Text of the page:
Foreword Reviews

The Orcs of New York

Clarion Rating: 4 out of 5

The Orcs of New York is a blockbuster fantasy novel in which greed and ambition lead to an interdimensional threat to humanity’s future.

In Colin J. Robertson’s fantasy novel The Orcs of New York, humans move to mine a parallel world for profit, leading to an interdimensional war.

Roland has amassed unparalleled wealth thanks to his massive corporation, the Griff Company. His newest venture seems mundane at first glance: he gathers experts, using their knowledge to maximize his drilling, mining, and harvesting ventures. What makes the venture unusual is where he plans to mine: in The Fourth World, a parallel dimension that’s accessible through a portal hidden deep within a New York City skyscraper.

Roland is in luck: the inhabitants of The Fourth World are eager to form a partnership with him. All they want in exchange is education and the means of improving their world, which is stuck in a medieval era. One of their generals comes to Earth; he plans to lead an expedition back to his world in a show of good faith. But when the portal opens, a contingent of orc warriors barrels through it and begins slaughtering humans. The experts and their families are trapped within the skyscraper; they race to defeat the orcs and shut down the gateway.

There are significant narrative shifts in the story, which first focuses on Marc, an oil drilling expert, as he deals with the family fallout of his decision to work with the Griff Company to drill into virgin land. Such scenes move at a slow pace. When the story shifts to reveal the parallel world, its source of tension is kick-started; soon after, the orcs cross over, enact their devious plans, and invigorate the tale, which races ahead. There are few quiet moments thereafter.

Still, the book’s fantastical elements are subdued so that the book can focus on what faces its human cast, including their family dramas. They share endearing exchanges and fast banter, including with an eager captive professor whose lessons play a major role later on. The Fourth World is underdeveloped; there are only hints at its deep lore. And the technology that enables the connection between worlds, along with the fact the connection has happened before, is glossed over to the detriment of investment in it.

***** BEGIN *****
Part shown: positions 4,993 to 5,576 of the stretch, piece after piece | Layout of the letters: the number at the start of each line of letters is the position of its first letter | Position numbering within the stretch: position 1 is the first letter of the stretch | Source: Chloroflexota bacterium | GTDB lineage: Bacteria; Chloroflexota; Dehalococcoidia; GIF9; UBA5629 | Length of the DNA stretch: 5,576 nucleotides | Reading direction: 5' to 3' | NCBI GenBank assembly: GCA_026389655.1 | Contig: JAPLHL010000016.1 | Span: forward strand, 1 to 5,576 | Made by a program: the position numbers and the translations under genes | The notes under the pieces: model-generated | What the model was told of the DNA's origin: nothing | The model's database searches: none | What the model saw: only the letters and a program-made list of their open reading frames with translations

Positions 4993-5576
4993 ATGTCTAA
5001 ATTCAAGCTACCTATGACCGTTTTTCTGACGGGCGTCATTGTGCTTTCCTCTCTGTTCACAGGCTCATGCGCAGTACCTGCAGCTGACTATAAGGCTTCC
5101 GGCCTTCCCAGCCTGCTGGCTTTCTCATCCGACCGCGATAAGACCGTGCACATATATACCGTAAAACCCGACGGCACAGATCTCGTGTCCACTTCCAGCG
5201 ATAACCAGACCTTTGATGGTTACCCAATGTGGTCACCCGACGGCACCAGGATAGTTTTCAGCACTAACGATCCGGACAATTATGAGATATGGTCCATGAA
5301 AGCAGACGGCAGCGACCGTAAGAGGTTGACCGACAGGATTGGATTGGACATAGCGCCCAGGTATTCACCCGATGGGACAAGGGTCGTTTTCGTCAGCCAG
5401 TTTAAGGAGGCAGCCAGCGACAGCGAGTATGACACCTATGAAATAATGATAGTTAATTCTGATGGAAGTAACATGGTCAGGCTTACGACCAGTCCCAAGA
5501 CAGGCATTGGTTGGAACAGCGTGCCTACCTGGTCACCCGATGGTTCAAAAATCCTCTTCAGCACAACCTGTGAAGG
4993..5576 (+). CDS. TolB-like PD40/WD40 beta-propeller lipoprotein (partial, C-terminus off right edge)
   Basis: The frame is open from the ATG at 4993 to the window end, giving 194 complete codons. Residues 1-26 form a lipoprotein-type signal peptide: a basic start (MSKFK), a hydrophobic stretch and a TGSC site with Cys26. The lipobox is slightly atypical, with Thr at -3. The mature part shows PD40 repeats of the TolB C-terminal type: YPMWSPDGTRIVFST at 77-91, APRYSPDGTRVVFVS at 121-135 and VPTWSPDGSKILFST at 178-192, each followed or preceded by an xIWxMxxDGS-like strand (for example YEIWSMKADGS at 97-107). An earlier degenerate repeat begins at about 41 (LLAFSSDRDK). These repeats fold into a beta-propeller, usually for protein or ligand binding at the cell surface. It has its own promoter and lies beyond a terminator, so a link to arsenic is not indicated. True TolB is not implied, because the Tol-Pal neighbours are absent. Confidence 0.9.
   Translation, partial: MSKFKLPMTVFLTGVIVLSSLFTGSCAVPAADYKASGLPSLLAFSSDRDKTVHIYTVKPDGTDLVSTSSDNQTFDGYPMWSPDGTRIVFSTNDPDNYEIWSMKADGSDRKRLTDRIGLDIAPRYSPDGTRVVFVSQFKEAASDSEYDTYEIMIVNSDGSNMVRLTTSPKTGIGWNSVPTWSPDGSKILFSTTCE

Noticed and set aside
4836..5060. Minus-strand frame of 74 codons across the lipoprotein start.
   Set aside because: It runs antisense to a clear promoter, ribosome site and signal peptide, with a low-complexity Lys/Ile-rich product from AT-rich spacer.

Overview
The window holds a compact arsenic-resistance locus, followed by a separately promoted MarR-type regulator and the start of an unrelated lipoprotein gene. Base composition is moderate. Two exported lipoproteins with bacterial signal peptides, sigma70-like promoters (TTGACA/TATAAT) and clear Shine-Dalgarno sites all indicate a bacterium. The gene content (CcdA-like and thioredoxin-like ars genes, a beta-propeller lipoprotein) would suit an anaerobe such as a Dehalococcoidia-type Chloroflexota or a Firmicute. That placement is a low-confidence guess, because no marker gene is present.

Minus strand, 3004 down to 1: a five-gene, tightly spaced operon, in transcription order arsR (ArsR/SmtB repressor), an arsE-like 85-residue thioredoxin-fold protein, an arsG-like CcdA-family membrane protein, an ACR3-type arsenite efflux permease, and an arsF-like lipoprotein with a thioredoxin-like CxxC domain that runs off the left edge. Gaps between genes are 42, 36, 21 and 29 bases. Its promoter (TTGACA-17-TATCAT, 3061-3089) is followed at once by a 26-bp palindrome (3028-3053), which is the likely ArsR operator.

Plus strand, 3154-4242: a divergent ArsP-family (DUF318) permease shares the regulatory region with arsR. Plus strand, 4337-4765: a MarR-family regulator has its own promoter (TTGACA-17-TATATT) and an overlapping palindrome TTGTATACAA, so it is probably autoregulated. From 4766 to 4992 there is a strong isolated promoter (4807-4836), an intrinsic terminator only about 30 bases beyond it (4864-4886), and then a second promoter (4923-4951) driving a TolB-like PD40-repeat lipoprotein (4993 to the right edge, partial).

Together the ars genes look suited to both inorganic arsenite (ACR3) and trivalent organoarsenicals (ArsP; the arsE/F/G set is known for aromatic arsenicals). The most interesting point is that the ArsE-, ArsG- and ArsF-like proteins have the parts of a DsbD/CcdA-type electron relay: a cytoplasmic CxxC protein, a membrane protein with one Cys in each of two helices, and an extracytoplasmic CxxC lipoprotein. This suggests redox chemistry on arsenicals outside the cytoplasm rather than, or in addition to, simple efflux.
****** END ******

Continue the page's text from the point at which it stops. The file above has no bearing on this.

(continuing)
Further, though Roland, Marc, and the orc general take center stage, they’re introduced only in terms of single traits, including greed, blind ambition, and hatred. But they evolve as tensions increase, and their personal nuances are drawn out at a gradual pace. Marc, in particular, holds interest: though he begins the story as an ambitious driller who’s oblivious to his family’s well-being, the orc invasion gives him an opportunity to mature into someone his wife and children can respect. Still, though the novel progresses to show how the cast faces the inevitable consequences of their disastrous attempts to bridge worlds, its entertaining conclusion is diverted by a tantalizing cliffhanger.

The Orcs of New York is a blockbuster fantasy novel in which greed and ambition lead to an interdimensional threat to humanity’s future.

Reviewed by John M. Murray

Disclosure: This article is not an endorsement, but a review. The publisher of this book provided free copies of the book and paid a small fee to have their book reviewed by a professional reviewer. Foreword Reviews and Clarion Reviews make no guarantee that the publisher will receive a positive review. Foreword Magazine, Inc. is disclosing this in accordance with the Federal Trade Commission’s 16 CFR, Part 255.

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